3 Elegancy. Elegance. 'St. Augustine, out of a kind of elegancy in writing, makes some difference.'—Raleigh.

4 Ditty. A poem to be sung. (Now only used in burlesque.)'Meanwhile the rural ditties were not mute, Tempered to the oaten flute.'—Milton.

5 Would. Should. See page 333. * Nice. Minutely accurate.

'The letter was not nice, hut full of charge Of dear import.'—Shakespere. 'Dainty. Affectedly fine.

'Your dainty speakers have the curse, To plead bad causes down to worse.'—Prior.

8 Wise. Ways; manner or mode. (Seldom now used as a simple word.)

'This song she sings in most commanding wise.'—Spenser.

9 Wonderment. Astonishment; surprise.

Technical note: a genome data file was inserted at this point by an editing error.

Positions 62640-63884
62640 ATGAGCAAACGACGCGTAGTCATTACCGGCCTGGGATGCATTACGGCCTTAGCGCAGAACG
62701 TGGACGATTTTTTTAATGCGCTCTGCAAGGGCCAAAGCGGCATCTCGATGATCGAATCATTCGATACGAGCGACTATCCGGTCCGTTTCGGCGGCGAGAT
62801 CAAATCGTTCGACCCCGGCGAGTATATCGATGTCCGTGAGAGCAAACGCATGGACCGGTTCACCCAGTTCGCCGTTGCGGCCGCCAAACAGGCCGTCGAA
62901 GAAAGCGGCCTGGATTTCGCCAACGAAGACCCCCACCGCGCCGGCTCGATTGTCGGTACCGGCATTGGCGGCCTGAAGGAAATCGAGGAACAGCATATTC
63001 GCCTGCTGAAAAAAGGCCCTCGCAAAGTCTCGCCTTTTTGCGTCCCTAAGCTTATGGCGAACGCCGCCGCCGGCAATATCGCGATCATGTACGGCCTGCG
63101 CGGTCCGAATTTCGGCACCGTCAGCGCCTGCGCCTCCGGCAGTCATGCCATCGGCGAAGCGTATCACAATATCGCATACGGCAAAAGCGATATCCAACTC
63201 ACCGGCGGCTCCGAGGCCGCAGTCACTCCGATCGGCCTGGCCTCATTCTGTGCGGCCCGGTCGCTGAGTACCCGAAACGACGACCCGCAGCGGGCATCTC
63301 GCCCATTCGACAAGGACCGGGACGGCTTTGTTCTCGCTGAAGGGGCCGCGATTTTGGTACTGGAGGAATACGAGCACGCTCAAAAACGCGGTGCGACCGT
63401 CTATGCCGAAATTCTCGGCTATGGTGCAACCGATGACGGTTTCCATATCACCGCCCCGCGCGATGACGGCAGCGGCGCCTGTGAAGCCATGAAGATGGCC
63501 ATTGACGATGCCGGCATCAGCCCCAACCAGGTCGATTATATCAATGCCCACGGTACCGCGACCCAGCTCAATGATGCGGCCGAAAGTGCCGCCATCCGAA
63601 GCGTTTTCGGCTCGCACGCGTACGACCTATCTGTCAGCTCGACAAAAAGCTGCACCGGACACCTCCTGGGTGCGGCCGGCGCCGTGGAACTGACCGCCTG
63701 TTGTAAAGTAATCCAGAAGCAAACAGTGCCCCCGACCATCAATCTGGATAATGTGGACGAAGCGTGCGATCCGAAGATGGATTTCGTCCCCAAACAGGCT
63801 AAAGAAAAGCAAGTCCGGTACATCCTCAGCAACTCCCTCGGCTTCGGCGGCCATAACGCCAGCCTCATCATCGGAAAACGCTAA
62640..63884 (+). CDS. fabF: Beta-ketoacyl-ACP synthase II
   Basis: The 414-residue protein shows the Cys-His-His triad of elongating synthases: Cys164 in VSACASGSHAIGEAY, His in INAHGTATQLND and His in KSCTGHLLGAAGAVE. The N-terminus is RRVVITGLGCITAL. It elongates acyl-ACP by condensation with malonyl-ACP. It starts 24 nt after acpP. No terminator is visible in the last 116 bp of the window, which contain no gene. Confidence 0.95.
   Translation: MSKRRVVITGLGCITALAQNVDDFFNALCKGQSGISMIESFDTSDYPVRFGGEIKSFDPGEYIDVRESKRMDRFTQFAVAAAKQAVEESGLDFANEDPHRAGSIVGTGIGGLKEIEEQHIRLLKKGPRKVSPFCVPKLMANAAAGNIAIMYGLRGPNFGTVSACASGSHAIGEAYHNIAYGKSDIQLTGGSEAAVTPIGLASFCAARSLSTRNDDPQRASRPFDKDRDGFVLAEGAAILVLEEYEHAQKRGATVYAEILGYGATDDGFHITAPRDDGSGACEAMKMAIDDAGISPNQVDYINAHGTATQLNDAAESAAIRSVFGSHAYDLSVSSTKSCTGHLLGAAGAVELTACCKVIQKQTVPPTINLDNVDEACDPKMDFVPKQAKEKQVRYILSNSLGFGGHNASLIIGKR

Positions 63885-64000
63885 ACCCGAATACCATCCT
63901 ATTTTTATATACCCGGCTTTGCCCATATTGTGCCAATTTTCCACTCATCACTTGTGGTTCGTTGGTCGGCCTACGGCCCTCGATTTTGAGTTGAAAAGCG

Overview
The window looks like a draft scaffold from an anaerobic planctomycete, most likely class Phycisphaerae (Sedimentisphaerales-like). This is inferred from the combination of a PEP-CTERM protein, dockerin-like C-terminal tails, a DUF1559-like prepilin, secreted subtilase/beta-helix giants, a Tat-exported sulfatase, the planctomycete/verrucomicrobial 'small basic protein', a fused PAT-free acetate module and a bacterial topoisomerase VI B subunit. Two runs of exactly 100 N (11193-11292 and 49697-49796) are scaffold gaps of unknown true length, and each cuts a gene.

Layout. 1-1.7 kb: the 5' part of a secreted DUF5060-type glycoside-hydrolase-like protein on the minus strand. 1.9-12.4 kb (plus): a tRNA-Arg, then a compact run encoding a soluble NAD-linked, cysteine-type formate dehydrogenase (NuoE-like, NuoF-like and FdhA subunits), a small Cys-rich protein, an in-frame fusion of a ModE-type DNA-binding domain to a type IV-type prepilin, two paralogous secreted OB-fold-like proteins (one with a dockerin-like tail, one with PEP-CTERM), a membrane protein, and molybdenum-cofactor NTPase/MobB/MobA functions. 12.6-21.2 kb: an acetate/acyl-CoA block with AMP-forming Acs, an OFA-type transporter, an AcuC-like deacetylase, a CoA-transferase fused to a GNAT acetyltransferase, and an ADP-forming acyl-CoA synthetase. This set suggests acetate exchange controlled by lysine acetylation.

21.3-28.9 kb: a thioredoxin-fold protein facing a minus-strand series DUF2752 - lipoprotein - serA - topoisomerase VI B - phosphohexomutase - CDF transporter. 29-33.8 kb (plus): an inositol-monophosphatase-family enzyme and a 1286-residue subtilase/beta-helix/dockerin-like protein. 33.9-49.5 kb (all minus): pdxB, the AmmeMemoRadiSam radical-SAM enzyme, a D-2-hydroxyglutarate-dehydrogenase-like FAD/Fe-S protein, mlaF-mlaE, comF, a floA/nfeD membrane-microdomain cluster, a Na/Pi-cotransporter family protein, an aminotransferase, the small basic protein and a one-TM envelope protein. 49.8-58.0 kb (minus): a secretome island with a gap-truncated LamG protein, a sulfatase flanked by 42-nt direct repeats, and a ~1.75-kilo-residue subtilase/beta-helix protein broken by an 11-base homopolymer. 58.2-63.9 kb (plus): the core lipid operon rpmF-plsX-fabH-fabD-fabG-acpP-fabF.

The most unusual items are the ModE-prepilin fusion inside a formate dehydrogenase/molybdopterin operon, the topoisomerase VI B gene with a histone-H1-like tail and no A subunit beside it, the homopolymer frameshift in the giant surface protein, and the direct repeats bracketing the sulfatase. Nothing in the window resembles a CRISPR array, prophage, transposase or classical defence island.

'Ravished with Fancy's wonderment.'Spenser.

1 That. What. See page 73. 1 Puling. Whining.

'To speak puling, like a beggar at Halimass.'—Shakespere. 1 Ouches. Ornaments of gold in which jewels may be set. 'Thou shalt make the tun stones to be set in ouches of gold.'—Exodus xxviii. n.

Spangs. Spangles.

'A vesture sprinkled, here and there,
With glittering spangs that did like stars appere.'—Spenser.

• Glory. Lustre.

'The moon, serene in glory.'Pope. 6 Vizard—Visor. A mask used to disguise. 'A lie is like a vizard, that may cover the face, indeed, but can never become it.'—South.

1 Anti-masques. Short masques, or light interludes, played between the parts of the principal masques. 8 Antics. Buffoons.

'If you should smile, he grows impatient,—
Fear not, my Lord; we can contain ourselves,
Were he the veriest antick in the world.'—Shakespere.

'Within the hollow crown
That rounds the mortal temples of a king,
Keeps Death his court: and there the antick sits,
Scoffing his state.'—Shakespere.

• Sprites. Spirits.

'And forth he call'd out of deep darkness drear
Legions of sprites.'Spenser.
'Of these am I who thy protection claim,